Really effective: There’s nothing virtual about virtual meetings

voiceoverip meeting

Amanda Van Nuis, Enterprise Marketing Director at Linden Lab, wrote about her first virtual meeting experience with her colleagues in Second Life and about how she „wasn’t 100% convinced that working in virtual worlds really works.“ It sounds like an authentic record of her experiences and some commentators have contributed little stories about how valuable immersive environments for meetings and brainstormings are for them. While it seems natural that people working in the virtual world industry use their own products in their everyday office life many people from the most innovative industries still don’t „see“ how virtual meetings with the third dimension add any value.

Dennis Shiao posted a list of efficiencies he’s seen with virtual office meetings (please read his article where he elaborates on every point):

  1. Lower overhead to start a meeting
  2. Facilitates ad hoc, spur of the moment collaboration
  3. Material related to the meeting is at your fingertips (or a mouse-click away)
  4. Immediacy
  5. True facial expressions

I’d add another two points to that list:

6. Social bonding (by having fun)

7. Inspiration & motivation (by having fun experiences)

Karl Kapp listed some advantages of 3D environments for learning the other day and we had a discussion about the „fun“ factor that’s an important ingredient in any learning situation. I believe this is true for meetings in an immersive environment, too.

In addition to the social „water cooler effect“ 3D environments (and in some cases even 2.5D) add value because people are having fun with it. Here’s why.

Laughing together not only builds a better rapport and therefore improves the corporate climate, but it also motivates and inspires people. Since people tend to loosen up in virtual meetings (try not to if you’re sitting across a giant turtle – your graphics designer – or the Wizard of Oz, who happens to be your technical director) and things get a little more playful if you’re able to „magically“ materialize anything you have in mind (or on your desktop). Psychologically speaking those are the basic ingredients for new ideas, group inspiration and motivation.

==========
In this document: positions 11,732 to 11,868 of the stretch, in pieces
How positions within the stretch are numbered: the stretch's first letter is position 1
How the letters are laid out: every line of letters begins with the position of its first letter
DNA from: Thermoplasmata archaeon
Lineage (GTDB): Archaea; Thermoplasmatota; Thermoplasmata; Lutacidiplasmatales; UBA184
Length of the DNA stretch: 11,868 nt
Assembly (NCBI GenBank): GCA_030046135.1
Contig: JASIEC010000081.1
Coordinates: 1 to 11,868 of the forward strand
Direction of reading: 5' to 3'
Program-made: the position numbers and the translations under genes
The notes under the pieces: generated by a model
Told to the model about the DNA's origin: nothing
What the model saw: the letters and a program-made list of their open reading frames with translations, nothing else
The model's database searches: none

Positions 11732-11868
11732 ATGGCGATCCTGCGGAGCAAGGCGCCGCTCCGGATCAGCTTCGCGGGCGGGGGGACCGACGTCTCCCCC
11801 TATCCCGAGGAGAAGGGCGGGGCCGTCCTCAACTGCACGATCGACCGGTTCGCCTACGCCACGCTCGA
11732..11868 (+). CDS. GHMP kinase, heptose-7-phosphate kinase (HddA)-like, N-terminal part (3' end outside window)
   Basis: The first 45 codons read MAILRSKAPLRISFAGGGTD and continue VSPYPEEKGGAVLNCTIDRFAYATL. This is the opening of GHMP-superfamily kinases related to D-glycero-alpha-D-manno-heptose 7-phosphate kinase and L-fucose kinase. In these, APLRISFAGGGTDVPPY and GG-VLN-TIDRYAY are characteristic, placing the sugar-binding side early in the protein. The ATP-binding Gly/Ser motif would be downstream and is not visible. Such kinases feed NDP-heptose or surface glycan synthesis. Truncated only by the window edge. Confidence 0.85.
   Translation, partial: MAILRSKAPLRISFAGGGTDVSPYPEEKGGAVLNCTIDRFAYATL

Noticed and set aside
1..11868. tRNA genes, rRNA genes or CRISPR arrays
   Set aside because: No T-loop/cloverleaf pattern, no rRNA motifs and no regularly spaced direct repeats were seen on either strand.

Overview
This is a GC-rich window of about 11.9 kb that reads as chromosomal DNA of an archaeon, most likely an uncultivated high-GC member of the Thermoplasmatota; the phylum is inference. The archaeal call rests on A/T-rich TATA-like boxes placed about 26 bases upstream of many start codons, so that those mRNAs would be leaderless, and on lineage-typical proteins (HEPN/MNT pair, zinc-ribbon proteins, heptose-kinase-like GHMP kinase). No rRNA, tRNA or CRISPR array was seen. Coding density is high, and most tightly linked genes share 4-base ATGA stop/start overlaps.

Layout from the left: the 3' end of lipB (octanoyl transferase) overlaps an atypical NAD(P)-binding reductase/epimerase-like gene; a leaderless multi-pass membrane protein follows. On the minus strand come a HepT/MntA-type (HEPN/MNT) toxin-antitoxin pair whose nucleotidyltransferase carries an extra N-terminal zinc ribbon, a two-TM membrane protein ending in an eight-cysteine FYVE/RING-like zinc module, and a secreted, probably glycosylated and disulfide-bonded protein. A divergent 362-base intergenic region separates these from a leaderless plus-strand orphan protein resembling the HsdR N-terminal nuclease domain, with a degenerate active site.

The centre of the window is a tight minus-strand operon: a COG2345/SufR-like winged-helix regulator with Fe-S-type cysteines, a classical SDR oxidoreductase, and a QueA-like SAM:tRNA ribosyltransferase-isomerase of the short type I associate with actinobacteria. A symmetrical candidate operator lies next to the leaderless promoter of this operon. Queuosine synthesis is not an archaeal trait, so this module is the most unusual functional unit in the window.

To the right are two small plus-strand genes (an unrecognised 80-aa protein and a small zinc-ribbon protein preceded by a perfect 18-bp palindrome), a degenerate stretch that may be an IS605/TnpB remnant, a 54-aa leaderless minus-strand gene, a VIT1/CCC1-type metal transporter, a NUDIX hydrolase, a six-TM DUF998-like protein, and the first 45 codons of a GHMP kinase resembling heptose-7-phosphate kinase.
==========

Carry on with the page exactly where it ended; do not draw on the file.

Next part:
What’s astonishing even for me is that these effects also happen in 2.5D spaces.

Just yesterday I evaluated the Meetsee.com beta again and I invited a colleague of mine, who is working in another city. Meetsee is a virtual office solution with 2.5D or isometric views. My colleague is no geek and she refuses to use Second Life; a web browser is as far as she would go.

Usually we Skype (with and without video) but now I tried the web-based Meetsee solution with her. She was in-world within seconds after I sent her the link and scribbled a note on the virtual blackboard before we even said a word. So we have zero accessibility issues here (in stark contrast to Second Life or others). We had one of the most productive meetings in a long time. It was almost as effective as our face-to-face meetings but without even leaving our desks and driving for 6 hours. And that was no thanks to Meetsee’s technical features because the most basic stuff like a whiteboard, voice- and video conference didn’t even work (it’s still in beta).